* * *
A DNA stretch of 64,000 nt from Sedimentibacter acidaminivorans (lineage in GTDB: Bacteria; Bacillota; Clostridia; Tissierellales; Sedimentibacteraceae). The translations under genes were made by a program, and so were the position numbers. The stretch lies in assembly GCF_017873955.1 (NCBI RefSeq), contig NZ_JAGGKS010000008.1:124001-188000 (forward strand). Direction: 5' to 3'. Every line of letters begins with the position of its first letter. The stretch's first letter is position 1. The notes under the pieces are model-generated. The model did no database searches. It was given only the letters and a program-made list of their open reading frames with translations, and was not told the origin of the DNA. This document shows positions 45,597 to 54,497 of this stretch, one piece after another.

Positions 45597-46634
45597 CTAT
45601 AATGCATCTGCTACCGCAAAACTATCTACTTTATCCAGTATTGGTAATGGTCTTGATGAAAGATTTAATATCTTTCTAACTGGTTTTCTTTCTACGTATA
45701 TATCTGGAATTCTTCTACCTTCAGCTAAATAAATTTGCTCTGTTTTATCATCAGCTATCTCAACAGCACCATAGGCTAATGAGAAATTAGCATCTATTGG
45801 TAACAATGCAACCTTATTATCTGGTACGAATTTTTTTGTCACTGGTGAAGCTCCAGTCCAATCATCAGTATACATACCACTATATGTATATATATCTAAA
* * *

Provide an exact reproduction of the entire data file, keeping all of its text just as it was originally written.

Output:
A DNA stretch of 64,000 nt from Sedimentibacter acidaminivorans (lineage in GTDB: Bacteria; Bacillota; Clostridia; Tissierellales; Sedimentibacteraceae). The translations under genes were made by a program, and so were the position numbers. The stretch lies in assembly GCF_017873955.1 (NCBI RefSeq), contig NZ_JAGGKS010000008.1:124001-188000 (forward strand). Direction: 5' to 3'. Every line of letters begins with the position of its first letter. The stretch's first letter is position 1. The notes under the pieces are model-generated. The model did no database searches. It was given only the letters and a program-made list of their open reading frames with translations, and was not told the origin of the DNA. This document shows positions 45,597 to 54,497 of this stretch, one piece after another.

Positions 45597-46634
45597 CTAT
45601 AATGCATCTGCTACCGCAAAACTATCTACTTTATCCAGTATTGGTAATGGTCTTGATGAAAGATTTAATATCTTTCTAACTGGTTTTCTTTCTACGTATA
45701 TATCTGGAATTCTTCTACCTTCAGCTAAATAAATTTGCTCTGTTTTATCATCAGCTATCTCAACAGCACCATAGGCTAATGAGAAATTAGCATCTATTGG
45801 TAACAATGCAACCTTATTATCTGGTACGAATTTTTTTGTCACTGGTGAAGCTCCAGTCCAATCATCAGTATACATACCACTATATGTATATATATCTAAA